What is a Casino?


A casino is a place where gambling games are played for money. Casinos have a wide range of games and offer different incentives to their patrons. For example, a large portion of their revenue comes from “comps” or free items given to high-spending players. Casinos also employ sophisticated technology to ensure that their gambling operations are fair and legal. For example, roulette wheels are regularly electronically inspected to detect any deviation from their expected results; betting chips with built-in microcircuitry interact with electronic systems to track and oversee the exact amounts of money wagered minute by minute on each game.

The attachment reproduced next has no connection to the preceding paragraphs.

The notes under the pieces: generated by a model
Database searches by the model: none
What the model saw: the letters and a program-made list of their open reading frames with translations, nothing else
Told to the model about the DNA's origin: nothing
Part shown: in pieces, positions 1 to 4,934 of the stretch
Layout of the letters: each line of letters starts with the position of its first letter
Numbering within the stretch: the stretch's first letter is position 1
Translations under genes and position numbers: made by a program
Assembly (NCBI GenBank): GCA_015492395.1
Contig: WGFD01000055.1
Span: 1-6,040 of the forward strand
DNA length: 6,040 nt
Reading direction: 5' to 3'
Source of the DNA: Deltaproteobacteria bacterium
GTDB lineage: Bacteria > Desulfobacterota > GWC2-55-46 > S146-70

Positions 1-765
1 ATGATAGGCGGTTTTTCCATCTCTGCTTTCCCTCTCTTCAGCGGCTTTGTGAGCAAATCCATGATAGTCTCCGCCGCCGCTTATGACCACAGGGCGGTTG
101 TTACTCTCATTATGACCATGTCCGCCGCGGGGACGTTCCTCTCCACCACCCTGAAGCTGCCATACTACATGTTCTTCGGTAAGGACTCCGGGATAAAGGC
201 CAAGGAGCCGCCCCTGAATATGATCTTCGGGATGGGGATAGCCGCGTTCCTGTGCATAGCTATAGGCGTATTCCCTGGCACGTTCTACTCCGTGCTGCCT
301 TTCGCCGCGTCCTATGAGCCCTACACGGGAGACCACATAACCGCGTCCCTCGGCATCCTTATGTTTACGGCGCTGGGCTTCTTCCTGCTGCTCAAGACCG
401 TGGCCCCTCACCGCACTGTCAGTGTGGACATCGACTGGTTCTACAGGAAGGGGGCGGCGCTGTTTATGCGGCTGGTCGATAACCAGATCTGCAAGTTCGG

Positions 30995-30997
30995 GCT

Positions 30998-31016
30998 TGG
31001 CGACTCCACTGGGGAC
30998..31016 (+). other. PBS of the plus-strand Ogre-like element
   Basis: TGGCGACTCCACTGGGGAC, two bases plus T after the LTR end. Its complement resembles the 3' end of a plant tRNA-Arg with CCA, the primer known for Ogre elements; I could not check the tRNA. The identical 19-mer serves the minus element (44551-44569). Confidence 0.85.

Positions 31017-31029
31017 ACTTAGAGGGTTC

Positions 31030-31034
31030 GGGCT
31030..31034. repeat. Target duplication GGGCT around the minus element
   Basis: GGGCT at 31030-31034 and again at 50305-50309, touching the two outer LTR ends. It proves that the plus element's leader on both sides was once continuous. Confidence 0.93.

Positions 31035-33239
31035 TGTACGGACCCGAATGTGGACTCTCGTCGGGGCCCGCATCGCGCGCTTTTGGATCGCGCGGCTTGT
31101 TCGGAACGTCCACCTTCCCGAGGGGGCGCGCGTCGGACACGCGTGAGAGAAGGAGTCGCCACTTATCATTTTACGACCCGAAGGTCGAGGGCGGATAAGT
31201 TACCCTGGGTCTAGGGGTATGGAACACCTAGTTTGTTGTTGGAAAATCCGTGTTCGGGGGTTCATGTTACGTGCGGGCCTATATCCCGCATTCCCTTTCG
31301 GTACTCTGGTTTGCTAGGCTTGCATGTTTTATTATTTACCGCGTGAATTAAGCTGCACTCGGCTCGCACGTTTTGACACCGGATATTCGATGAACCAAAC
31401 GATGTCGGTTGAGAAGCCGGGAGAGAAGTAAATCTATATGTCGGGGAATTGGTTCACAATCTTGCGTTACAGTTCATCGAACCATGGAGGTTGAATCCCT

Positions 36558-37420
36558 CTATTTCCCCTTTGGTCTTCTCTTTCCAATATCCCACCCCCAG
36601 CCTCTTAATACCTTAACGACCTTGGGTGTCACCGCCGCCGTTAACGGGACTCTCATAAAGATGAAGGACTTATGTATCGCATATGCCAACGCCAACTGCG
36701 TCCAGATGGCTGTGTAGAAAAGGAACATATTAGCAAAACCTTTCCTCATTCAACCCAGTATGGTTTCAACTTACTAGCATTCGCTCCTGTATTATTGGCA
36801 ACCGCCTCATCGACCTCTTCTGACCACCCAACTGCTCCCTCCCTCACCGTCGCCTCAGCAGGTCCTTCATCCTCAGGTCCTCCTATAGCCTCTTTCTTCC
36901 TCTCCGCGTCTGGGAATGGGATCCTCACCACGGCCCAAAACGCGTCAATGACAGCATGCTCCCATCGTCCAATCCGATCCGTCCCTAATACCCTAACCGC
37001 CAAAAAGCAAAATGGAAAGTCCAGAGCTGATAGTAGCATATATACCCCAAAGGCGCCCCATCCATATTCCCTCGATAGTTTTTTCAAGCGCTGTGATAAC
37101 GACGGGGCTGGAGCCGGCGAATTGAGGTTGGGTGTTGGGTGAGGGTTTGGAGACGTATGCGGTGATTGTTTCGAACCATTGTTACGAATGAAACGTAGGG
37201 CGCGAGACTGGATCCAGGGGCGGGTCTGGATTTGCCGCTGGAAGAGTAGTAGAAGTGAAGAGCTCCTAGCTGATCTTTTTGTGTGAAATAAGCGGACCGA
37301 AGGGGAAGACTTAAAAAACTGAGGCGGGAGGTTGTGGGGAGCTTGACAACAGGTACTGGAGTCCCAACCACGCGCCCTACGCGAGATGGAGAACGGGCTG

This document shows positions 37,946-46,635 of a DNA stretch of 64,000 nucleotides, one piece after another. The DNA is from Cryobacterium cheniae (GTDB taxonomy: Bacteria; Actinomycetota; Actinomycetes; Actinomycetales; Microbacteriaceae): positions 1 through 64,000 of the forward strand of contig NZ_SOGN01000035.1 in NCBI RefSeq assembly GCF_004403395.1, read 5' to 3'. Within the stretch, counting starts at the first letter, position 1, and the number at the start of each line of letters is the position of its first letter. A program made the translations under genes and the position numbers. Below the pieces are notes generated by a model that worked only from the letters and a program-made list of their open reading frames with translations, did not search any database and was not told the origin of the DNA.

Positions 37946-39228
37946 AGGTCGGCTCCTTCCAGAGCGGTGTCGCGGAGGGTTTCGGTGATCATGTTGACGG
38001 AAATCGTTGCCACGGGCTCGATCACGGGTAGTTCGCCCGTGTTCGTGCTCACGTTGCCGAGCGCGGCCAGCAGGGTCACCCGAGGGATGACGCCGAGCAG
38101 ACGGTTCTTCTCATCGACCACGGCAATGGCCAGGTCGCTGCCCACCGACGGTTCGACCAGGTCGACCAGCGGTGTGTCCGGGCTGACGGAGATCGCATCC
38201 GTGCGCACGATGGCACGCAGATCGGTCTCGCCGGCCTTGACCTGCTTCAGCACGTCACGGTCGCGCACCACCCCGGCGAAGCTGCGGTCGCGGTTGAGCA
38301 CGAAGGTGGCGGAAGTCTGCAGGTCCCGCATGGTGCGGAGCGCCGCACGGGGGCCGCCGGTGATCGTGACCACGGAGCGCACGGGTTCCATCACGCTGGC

A croupier or dealer is the person who enables each game and manages payments for players. Each table has a manager or pit boss who supervises the game and watches for suspicious betting patterns that may signal cheating. Security personnel are stationed throughout the casino and have access to cameras that allow them to monitor activities from a control room filled with banks of security monitors.

Every casino game has a built-in advantage for the house. The house edge can be very small—lower than two percent of each bet placed by patrons—but over millions of bets it earns casinos enough money to build elaborate hotels, fountains and replicas of famous pyramids and towers. They are a major tourist attraction and many cities have laws that regulate them. In addition to the games themselves, the main attractions for visitors are the free shows, cheap buffets and inexpensive hotel rooms.